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    1. Thanks very much! When I started Couch to 5k I never imagined that I would end up doing something like this! I’m always surprised by how much I enjoy running. It can be hard-going at times but the sense of achievement always makes it worthwhile. Like you say, my partner was really supportive and I appreciate him listening to all my Couch to 5k chat over the winter months! I feel fit enough that I could work towards a 10k race without too much trouble but I haven’t committed to anything yet! Kintyre is a lovely part of the world (as is Inverness), so I’m sure that the half marathon or 10k there would be a great event to take part in. Well done for taking up running again and I’m glad to hear you’re enjoying it! Providing you don’t over-do it, I’m sure the exercise must be really good for you. You’re absolutely right – age is just a number and it’s important to live life to the full at every point in your life (30 felt like a big milestone though!). Thanks again 🙂 xx

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  2. I’m chuffed for you, and interested in the incremental build up. Mind you, I haven’t broken into a run for many years, but you give me hope.

    (As an aside, I’m wondering if you’ve read Nan Shepherd’s “The living mountain” about her relationship with the Cairngorms, or Robert Macfarlane’s “Landmarks” which includes glossaries of landscape terminology including a lot from Gaelic. His collecting of wordlists started seriously on the island of Lewis.

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    1. Thank you! I think the incremental build-ups are crucial for anyone who isn’t used to running. I can’t recommend Couch to 5k highly enough, if you fancy giving it a go!

      It’s funny that you mention Nan Shepherd and Robert Macfarlane. I bought a copy of ‘The Living Mountain’ last year. I got sidetracked so have yet to finish reading it but I enjoyed what I read, including the introduction by Robert Macfarlane! Off the back of this, I was given a copy of Nan Shepherd’s ‘The Grampian Quartet’ for Christmas and I made a mental note to buy one of Robert Macfarlane’s books. I love the relationship between words and landscapes so will definitely get a copy of ‘Landmarks’. Thanks for the recommendation! It seems that we have similar tastes!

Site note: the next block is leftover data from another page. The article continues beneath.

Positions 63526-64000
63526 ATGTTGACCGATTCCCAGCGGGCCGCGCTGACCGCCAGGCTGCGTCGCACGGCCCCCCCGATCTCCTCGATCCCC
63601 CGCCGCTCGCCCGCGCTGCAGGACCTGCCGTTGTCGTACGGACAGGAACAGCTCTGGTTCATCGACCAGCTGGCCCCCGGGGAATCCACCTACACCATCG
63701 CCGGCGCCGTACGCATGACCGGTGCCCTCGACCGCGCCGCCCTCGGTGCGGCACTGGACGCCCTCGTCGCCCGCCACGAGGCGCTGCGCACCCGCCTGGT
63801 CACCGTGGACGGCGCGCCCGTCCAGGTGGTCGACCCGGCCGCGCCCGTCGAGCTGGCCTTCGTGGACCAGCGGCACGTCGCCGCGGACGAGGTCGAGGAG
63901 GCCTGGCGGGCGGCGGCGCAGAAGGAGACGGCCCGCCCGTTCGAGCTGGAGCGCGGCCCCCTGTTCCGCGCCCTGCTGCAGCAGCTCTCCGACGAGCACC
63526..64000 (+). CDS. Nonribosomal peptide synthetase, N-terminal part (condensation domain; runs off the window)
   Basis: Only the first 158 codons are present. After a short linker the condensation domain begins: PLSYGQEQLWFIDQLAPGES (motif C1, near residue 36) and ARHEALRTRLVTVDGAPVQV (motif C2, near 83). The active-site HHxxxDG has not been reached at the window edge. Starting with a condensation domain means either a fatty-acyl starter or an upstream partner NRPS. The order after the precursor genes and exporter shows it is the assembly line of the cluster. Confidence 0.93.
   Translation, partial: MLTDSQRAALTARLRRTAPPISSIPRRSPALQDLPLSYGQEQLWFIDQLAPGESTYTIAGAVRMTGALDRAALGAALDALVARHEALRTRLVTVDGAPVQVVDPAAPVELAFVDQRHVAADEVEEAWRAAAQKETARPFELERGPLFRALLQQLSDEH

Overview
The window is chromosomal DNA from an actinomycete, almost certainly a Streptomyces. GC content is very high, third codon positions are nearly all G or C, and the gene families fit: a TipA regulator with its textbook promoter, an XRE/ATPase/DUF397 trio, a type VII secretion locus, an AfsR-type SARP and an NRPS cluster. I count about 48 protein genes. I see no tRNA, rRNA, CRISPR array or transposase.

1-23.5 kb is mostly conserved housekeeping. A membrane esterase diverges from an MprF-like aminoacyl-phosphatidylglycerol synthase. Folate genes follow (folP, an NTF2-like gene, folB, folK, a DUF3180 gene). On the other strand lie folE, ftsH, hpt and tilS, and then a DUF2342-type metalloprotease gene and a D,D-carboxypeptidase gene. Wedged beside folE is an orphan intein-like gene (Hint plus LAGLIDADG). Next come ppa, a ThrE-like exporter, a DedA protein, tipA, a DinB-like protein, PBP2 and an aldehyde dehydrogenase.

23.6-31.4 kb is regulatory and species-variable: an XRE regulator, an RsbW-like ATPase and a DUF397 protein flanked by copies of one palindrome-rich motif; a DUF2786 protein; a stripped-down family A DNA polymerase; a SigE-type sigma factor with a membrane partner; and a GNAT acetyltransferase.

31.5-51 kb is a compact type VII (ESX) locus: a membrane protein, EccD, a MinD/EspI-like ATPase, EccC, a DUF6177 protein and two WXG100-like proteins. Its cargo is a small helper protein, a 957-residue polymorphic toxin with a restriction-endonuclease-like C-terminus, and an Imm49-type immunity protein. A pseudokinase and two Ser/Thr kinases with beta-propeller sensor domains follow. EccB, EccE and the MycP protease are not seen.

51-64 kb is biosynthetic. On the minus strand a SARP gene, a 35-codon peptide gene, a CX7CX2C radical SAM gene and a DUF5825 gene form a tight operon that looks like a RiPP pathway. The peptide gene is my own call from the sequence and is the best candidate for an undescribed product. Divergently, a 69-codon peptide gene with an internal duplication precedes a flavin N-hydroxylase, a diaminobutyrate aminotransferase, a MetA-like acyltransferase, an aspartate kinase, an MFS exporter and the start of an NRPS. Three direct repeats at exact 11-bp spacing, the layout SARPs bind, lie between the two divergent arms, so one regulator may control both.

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      1. I’d be happy to manage couch to 1km! Although I still wouldn’t keep up with the twins on their bikes.

        “The living mountain” is one of my favourite books: she writes so beautifully about one particular place. I have a bit of fellow feeling because I’m beginning to know Potato Point in that profound way. I haven’t read anything else of hers, so I’ll follow up on “Th Grampian quartet.”

        My taste for heavy duty hiking is purely vicarious, but I love reading people who write the natural world well.

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        1. Haha! I would have struggled with 1km too to begin with. 🙂

          That’s quite a recommendation. I’ll get back to reading ‘The Living Mountain’ again soon. It’s lying on my desk now as a reminder! ‘The Grampian Quartet’ is the collection of Nan Shepherd’s four novels. The first three, which preceded ‘The Living Mountain’ are works of fiction (‘The Quarry Wood’, ‘The Weatherhouse’ and ‘A Pass in the Grampians’). In time I hope to get to know the Black Isle in the way that you know Potato Point and Nan Shepherd knew the Cairngorms. If I’m lucky, this might inspire one or two blog posts along the way!

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    1. Thank you! You’re absolutely right. I’ve just finished 40 minutes on the treadmill and, it sounds silly, but it was one of the highlights of my week! I love the sense of achievement and instead of feeling tired afterwards, I feel full of energy.